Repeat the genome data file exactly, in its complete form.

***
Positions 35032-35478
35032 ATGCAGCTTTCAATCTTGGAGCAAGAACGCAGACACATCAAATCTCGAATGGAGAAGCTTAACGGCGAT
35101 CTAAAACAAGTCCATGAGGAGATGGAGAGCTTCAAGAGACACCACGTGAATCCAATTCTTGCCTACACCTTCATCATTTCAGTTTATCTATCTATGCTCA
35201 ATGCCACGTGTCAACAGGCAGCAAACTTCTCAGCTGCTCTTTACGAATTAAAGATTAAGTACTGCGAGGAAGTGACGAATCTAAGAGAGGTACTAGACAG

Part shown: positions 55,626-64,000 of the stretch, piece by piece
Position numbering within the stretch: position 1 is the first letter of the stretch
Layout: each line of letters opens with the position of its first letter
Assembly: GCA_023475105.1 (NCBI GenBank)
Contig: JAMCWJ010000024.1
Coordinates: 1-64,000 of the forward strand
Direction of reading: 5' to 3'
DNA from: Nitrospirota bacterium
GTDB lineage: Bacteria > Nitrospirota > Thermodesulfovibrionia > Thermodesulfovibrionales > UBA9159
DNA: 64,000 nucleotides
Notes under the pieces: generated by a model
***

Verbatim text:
Positions 35032-35478
35032 ATGCAGCTTTCAATCTTGGAGCAAGAACGCAGACACATCAAATCTCGAATGGAGAAGCTTAACGGCGAT
35101 CTAAAACAAGTCCATGAGGAGATGGAGAGCTTCAAGAGACACCACGTGAATCCAATTCTTGCCTACACCTTCATCATTTCAGTTTATCTATCTATGCTCA
35201 ATGCCACGTGTCAACAGGCAGCAAACTTCTCAGCTGCTCTTTACGAATTAAAGATTAAGTACTGCGAGGAAGTGACGAATCTAAGAGAGGTACTAGACAG

Part shown: positions 55,626-64,000 of the stretch, piece by piece
Position numbering within the stretch: position 1 is the first letter of the stretch
Layout: each line of letters opens with the position of its first letter
Assembly: GCA_023475105.1 (NCBI GenBank)
Contig: JAMCWJ010000024.1
Coordinates: 1-64,000 of the forward strand
Direction of reading: 5' to 3'
DNA from: Nitrospirota bacterium
GTDB lineage: Bacteria > Nitrospirota > Thermodesulfovibrionia > Thermodesulfovibrionales > UBA9159
DNA: 64,000 nucleotides
Notes under the pieces: generated by a model